Treating university students with social phobia and public speaking fears: Internet delivered self-help with or without live group exposure sessions
2008 (English)In: Depression and anxiety (Print), ISSN 1091-4269, Vol. 25, no 8, 708-717 p.Article in journal (Refereed) Published
Background: This study investigated the efficacy of an Internet-based self-help program with minimal therapist contact via e-mail for Swedish university students with social phobia and public speaking fears. The main objective was to test if the Internet-based self-help program would be more effective if five live group exposure sessions were added. Methods: Thirty-eight students meeting the diagnostic and statistical manual of mental disorders, 4th edition criteria for social phobia were randomized into two different treatment groups: Internet delivered cognitive behavior therapy combined with five group exposure sessions (ICBT+ exp) or the Internet program alone (ICBT). Results: Results were analyzed on an intention-to-treat basis. Both treatment groups showed significant improvement from pre- to post-test, and from pre-test to 1-year follow-up, on all measured dimensions (social anxiety, general anxiety, depression levels, and quality of life). For both the groups, the average within-group effect sizes for the primary social anxiety scales, expressed as Cohen's d, were comparable to those seen in traditionally administered cognitive behavioral therapy both at post-test and at 1- year follow-up. Conclusions: The results suggest that the Internet-based self-help program on its own is efficient in the treatment of university students with social phobia. Adding group exposure sessions did not improve the outcome significantly. © 2008 Wiley-Liss, Inc.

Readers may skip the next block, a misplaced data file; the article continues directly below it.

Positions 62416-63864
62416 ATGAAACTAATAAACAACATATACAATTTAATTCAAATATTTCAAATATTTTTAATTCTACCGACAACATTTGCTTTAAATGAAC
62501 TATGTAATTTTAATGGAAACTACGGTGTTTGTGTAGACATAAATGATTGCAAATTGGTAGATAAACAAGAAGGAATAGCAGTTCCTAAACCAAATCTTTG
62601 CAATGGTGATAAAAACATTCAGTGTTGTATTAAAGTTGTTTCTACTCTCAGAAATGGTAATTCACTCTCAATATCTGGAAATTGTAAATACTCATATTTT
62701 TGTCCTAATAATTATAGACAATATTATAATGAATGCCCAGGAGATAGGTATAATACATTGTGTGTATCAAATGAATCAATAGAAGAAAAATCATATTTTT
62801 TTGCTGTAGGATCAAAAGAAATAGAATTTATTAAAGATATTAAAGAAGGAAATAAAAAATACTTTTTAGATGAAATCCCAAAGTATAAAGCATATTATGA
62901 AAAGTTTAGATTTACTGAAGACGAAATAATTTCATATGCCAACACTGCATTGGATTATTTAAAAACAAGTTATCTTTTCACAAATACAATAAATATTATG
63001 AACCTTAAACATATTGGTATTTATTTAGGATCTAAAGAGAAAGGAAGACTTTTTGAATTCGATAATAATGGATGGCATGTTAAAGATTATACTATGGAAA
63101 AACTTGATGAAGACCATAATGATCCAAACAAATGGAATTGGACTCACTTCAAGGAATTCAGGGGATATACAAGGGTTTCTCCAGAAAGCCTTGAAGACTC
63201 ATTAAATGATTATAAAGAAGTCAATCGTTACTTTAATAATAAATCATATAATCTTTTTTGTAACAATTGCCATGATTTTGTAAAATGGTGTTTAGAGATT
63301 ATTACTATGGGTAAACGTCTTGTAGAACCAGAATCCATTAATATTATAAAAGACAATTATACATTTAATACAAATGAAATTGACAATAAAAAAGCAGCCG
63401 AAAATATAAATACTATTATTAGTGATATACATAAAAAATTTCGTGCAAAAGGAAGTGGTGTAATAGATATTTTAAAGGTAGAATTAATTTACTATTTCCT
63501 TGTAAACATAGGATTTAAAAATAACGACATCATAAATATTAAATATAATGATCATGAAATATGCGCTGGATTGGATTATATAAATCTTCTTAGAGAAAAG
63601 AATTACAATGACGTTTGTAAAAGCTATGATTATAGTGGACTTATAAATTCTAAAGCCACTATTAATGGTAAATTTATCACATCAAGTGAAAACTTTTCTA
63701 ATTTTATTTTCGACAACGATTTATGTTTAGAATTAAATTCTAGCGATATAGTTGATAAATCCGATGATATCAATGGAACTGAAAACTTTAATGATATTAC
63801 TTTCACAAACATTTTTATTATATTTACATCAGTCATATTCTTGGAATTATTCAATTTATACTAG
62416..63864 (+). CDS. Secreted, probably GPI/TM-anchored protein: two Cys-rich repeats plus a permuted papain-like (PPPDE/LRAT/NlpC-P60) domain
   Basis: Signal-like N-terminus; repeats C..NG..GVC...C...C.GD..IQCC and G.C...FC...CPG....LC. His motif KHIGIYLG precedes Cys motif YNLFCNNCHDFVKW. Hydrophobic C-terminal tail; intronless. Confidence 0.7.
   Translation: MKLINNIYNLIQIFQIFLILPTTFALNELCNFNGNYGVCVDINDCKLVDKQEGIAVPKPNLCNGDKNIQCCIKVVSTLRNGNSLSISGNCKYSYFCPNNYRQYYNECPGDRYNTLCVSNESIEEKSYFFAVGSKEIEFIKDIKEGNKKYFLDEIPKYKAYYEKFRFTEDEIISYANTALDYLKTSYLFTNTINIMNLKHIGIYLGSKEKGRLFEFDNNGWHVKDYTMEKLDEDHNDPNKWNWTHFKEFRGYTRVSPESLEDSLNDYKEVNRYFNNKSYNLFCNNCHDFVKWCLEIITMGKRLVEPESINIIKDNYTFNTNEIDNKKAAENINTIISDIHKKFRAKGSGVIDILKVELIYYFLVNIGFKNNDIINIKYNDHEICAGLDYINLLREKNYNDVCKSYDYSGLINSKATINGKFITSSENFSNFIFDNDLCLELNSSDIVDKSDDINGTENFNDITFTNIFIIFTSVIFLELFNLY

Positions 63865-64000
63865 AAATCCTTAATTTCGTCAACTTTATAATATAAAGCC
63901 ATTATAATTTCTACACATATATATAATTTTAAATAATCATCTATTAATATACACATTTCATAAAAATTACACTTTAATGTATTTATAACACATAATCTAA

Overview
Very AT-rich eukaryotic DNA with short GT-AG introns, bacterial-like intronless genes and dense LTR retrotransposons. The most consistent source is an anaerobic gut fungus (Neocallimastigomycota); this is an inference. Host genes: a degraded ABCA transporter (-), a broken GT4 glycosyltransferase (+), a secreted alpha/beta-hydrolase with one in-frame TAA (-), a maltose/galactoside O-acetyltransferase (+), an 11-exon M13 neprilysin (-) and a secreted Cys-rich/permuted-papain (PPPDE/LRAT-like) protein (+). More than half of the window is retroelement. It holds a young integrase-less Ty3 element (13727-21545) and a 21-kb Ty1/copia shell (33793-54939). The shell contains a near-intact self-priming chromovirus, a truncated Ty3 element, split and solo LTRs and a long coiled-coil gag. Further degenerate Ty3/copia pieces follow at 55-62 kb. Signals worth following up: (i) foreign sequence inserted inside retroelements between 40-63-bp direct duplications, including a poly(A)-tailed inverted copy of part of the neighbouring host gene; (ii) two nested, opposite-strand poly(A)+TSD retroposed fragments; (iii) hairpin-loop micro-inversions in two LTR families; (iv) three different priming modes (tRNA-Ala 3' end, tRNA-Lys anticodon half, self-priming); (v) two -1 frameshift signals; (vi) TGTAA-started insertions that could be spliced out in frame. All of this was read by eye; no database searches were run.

Place, publisher, year, edition, pages
2008. Vol. 25, no 8, 708-717 p.
IdentifiersURN: urn:nbn:se:liu:diva-43599DOI: 10.1002/da.20416Local ID: 74362OAI: oai:DiVA.org:liu-43599DiVA: diva2:264459